Development of simulative approaches for the specific design of the properties of plasma sprayed coatings



Kirsten Bobzin



+49 241 80 95329



Subproject A10 deals with the prediction of the properties of plasma-sprayed coatings using simulations. For this purpose, the entire process chain (Figure 1) of plasma spraying from the plasma generator to the coating structure is addressed. These simulations are used to analyse, understand and control the influences of the often non-linear process parameters on the coating properties. The aim is to predict the coating properties as precisely as possible. In the first phase, basic simulation models of the process chain of atmospheric plasma spraying were developed. The particle state in the plasma jet resulting from these models, such as the particle velocity and temperature, were simulated and validated using particle diagnostics. In addition, the degree of melting of particles and the heat transfer within spherical particles in the plasma jet were predicted. However, the integration of disturbances, the consideration of complex particle geometries and the resulting prediction of effective coating properties were not yet possible at the end of the first phase. These goals were subsequently pursued in the second phase of the project. Here, the disturbances such as nozzle wear, electrode wear and injector wear as well as turbulence in the plasma jet an it’s effects on the coating properties were investigated. At the same time, the simulations were extended to include complex particle morphologies and a 3D-model of the particle impact was developed (Figure 2). Similarly, the effects of disturbances and different injector geometries on the process were investigated with the help of high-resolution diagnostics methods. In the planned third phase, the following research objectives will now be pursued:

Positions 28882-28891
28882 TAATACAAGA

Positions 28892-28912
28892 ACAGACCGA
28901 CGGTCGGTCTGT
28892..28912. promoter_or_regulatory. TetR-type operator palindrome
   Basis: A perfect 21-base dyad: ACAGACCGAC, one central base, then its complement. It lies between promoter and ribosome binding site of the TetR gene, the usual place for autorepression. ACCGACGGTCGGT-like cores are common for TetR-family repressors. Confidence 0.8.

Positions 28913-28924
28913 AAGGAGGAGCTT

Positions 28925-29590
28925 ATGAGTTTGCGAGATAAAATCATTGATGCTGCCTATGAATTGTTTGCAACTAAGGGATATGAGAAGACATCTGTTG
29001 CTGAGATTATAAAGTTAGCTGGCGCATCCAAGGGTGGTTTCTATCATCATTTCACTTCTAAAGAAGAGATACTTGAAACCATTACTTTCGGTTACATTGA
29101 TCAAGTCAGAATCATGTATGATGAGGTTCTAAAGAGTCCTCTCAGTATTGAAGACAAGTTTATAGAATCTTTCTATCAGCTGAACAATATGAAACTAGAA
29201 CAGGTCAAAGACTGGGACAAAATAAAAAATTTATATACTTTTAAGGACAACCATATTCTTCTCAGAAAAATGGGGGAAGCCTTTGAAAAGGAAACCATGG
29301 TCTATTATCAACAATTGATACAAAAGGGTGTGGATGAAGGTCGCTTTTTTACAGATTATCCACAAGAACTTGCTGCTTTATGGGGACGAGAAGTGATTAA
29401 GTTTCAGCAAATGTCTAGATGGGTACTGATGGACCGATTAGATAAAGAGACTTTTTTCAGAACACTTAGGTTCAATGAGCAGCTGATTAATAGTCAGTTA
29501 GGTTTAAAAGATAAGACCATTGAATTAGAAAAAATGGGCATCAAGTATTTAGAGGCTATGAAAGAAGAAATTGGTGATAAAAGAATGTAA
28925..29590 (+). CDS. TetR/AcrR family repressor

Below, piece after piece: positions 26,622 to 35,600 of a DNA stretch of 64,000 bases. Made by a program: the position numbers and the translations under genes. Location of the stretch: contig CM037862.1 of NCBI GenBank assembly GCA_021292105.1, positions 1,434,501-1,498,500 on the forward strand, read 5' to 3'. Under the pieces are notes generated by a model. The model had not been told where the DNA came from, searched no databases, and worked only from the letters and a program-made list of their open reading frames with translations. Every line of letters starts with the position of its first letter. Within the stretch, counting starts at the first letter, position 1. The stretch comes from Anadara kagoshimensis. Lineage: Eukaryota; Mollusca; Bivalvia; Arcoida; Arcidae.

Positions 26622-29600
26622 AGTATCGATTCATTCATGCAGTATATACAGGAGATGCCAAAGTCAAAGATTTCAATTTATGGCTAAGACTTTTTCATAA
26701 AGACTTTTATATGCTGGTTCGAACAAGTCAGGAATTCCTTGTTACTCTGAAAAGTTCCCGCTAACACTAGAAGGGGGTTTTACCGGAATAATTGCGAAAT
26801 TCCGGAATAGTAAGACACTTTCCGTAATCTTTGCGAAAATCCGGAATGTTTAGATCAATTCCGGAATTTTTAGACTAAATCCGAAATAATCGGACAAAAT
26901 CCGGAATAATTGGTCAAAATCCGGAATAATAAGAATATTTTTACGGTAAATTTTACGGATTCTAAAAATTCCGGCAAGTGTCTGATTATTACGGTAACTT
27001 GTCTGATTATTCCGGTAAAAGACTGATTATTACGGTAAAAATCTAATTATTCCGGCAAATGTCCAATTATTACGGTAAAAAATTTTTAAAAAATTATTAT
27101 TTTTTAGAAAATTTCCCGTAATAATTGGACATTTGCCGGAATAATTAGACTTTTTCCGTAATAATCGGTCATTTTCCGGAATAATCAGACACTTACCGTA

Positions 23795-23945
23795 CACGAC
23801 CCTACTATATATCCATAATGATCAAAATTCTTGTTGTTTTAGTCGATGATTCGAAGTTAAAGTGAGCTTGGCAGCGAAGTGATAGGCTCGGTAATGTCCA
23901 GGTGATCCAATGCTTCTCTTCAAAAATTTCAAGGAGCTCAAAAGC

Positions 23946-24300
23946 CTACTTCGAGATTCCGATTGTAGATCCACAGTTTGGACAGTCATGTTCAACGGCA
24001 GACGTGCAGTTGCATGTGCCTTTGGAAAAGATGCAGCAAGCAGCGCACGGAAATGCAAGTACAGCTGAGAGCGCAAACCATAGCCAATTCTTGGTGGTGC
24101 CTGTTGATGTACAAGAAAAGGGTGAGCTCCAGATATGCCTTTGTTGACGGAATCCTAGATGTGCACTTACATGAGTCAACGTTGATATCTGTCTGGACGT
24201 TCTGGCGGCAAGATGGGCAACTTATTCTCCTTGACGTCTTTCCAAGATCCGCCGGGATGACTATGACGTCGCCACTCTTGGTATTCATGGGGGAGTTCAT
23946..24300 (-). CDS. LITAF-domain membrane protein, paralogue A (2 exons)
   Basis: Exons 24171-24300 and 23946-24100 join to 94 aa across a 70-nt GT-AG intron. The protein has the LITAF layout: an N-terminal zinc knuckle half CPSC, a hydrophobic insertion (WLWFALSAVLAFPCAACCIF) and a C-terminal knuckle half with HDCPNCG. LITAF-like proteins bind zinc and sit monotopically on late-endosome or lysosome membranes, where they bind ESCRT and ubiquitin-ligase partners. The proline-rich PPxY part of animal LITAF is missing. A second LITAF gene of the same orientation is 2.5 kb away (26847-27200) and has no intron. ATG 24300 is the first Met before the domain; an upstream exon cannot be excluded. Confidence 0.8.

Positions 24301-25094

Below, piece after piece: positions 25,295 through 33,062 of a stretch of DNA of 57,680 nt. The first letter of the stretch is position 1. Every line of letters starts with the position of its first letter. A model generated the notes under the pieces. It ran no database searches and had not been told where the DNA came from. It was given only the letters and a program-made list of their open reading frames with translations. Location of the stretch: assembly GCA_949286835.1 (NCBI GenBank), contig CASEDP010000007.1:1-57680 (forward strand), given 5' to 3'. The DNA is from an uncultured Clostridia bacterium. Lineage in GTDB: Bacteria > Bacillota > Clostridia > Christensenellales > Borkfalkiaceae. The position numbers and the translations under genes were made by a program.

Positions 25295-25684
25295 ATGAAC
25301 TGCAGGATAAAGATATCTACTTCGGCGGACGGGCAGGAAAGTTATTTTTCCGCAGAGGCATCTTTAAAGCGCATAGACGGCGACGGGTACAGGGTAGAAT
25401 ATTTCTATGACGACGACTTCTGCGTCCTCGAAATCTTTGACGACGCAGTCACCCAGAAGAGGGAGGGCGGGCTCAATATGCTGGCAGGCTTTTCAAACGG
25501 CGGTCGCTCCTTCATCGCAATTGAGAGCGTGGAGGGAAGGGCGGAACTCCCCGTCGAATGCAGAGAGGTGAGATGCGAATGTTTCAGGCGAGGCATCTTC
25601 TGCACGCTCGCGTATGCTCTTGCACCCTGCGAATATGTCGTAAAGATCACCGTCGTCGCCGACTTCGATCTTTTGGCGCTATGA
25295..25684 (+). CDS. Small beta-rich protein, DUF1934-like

• Predictive simulations of the process chain with binary gas compositions and investigation of the effects on process stability.

  • Implementation of phase transformation and crack initiation in the particle impact model to increase the precision in the prediction of coating properties.

  • Compensation of the effect of turbulence using simulation aided adjustments of the flow conditions in the plasma free jet and experimental investigation of these effects.

  • Prediction of modified process parameters to compensate for the observed long-term disturbances.

These measures shall allow to increase the predictive precision of the simulations and thus to control the process chain of plasma spraying. Furthermore, occurring disturbance variables are to be compensated either by direct measures or by the developed methodology for parameter modifications.

In collaboration with A13 (N), the modelling of the particle impact will also be carried out using the smoothed particle hydrodynamics (SPH) method (Figure 3). Similarly, together with A12, the simulation predictions will be applied to heating and insulation layers by predicting thermo-mechanical and electrical layer properties. In addition, the predictions developed in A12 using artificial intelligence are compared with the predictions of the simulation chain. Based on these investigations, the differences with respect to the disturbances are addressed. The thermal barrier coatings resulting from A10 shall also be used in the casting and moulding processes of B01 and B08 in order to precisely control the heat transfer in these applications.

  Process chain of the APS simulation and its corresponding sub models Copyright: © SFB 1120 Figure 1: Process chain of the APS simulation and its corresponding sub models   a) Modelled coating build-up b) Determination of the coatings’ effective heat conductivity Copyright: © SFB 1120 Figure 2: a) Modelled coating build-up b) Determination of the coatings’ effective heat conductivity
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Figure 3: Particle impacted modelled using the SPH method